10. In a claim related to their contention that AASHTO is exempt under the ACIR exclusion, defendants suggest that § 3(2)(iii) of the Act, which excludes "any committee which is composed wholly of full time officers or employees of the Federal Government," implicitly exempts AASHTO, a committee of state and federal employees. Defendants suggest that the policy behind § 3(2)(iii) — to prevent the Act from including a committee of government employees serving the public, not special interests — would be served by exempting AASHTO. It is sufficient to note, in response to defendants' argument, that Congress has the means, when it so desires, to exclude state employees from the operation of its acts. E. g., the Federal Regulation of Lobbying Act, 2 U.S.C. § 267. The exclusion in § 3(2)(iii) of the Advisory Committee Act is specifically limited to committees made up wholly of federal officials, and AASHTO clearly does not qualify.
11. The implication of the above holding is that, depending on their specific activities, advisory groups can have shifting identities for purposes of the Advisory Committee Act; i. e., they can serve as advisory committees within the meaning of the Act while performing certain functions and, on other occasions, fall outside the ambit of the Act. That such a holding is consistent with Congressional intent can be seen from the legislative history. As noted above, see note 7, supra, the drafters of the House bill relied to a certain extent on a prior definition of "advisory committee" contained in an executive order. That definition included committees formed by the agencies which the committees were intended to advise, as well as "any committee . . . not formed by a department or agency, but only during any period when it is being utilized by a department or agency in the same manner as a Government-formed advisory committee." H.R.Rep.No.92-1017, 2 U.S.Code Cong. and Admin.News at p. 3493 (1972) (emphasis added).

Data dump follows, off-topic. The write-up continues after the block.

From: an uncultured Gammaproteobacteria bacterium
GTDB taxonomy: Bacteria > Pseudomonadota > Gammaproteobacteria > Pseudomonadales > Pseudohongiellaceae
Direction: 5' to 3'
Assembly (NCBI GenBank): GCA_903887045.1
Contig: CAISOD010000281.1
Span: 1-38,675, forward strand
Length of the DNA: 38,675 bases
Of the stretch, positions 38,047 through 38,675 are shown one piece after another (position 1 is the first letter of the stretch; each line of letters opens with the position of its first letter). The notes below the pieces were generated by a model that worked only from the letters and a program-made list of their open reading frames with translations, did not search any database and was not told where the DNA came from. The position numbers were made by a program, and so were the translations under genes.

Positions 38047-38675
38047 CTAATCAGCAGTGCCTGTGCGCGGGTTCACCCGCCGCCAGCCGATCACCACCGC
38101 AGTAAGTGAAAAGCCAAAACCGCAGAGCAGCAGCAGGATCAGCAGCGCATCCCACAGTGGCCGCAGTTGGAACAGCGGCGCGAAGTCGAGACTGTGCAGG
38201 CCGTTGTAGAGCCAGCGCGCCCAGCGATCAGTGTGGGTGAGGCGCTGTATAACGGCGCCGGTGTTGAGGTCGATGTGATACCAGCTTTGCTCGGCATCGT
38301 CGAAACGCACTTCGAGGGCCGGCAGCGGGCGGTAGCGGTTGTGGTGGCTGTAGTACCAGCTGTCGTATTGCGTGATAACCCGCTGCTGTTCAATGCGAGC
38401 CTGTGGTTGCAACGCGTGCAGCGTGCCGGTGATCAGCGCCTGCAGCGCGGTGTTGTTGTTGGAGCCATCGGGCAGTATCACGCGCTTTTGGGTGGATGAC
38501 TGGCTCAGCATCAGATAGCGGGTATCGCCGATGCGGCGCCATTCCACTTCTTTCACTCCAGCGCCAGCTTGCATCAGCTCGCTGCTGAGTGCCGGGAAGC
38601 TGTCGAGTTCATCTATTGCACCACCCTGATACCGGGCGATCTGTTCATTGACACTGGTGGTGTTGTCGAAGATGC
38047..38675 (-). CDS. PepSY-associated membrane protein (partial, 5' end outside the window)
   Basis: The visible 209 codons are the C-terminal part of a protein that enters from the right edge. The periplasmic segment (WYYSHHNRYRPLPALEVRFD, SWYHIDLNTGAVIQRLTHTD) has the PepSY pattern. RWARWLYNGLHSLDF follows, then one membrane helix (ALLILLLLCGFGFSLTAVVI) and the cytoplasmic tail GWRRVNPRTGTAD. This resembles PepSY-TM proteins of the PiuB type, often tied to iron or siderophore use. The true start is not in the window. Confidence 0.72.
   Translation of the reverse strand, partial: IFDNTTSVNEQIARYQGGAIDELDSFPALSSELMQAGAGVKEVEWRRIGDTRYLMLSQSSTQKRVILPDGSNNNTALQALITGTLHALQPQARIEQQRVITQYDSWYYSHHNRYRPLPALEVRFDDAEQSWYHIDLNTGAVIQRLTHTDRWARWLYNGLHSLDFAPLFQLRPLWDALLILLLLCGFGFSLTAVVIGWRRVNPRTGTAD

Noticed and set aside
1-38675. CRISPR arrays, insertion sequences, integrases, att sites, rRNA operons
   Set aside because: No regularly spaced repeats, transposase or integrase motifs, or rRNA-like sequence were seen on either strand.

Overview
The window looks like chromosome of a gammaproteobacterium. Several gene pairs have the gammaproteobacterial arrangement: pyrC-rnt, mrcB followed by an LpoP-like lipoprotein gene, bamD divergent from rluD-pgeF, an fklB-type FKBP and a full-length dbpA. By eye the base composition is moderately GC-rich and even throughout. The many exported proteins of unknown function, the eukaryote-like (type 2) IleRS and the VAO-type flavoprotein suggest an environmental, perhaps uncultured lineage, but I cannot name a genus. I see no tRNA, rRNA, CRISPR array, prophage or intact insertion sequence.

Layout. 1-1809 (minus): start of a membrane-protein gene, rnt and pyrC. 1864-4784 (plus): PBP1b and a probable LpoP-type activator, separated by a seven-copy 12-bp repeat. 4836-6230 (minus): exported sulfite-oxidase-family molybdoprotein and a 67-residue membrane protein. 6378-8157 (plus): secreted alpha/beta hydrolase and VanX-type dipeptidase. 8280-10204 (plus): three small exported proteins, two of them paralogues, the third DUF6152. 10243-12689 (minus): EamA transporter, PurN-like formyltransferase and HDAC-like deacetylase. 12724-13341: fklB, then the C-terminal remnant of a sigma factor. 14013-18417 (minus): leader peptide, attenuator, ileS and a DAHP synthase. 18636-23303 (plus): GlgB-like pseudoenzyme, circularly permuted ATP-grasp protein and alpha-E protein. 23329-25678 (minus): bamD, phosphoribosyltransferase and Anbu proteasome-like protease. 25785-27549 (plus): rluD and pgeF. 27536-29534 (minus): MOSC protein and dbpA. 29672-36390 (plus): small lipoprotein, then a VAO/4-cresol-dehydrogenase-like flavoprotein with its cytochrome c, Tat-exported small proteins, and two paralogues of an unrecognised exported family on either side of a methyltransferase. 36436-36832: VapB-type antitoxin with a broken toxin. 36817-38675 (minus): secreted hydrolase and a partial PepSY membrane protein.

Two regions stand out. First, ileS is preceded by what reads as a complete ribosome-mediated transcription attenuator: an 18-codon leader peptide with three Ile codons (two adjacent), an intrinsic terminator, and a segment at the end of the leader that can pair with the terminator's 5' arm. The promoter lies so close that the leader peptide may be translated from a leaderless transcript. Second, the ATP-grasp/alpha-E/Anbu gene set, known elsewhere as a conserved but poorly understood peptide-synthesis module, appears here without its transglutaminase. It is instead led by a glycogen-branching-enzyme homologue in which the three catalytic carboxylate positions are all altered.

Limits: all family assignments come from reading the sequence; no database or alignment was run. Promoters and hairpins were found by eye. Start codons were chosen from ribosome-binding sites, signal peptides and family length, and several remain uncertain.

12. See note 10, supra.
13. See note 1, supra, for the text of § 117(a).
14. Nothing in the legislative history of § 117 suggests that the decision to approve a state's certification is left to the agency's discretion. E. g., Conf.Rep., H.R.Rep.No.93-355, 93rd Cong., 1st Sess., 2 U.S.Code Cong. and Admin. News at pp. 1949-50 (1973).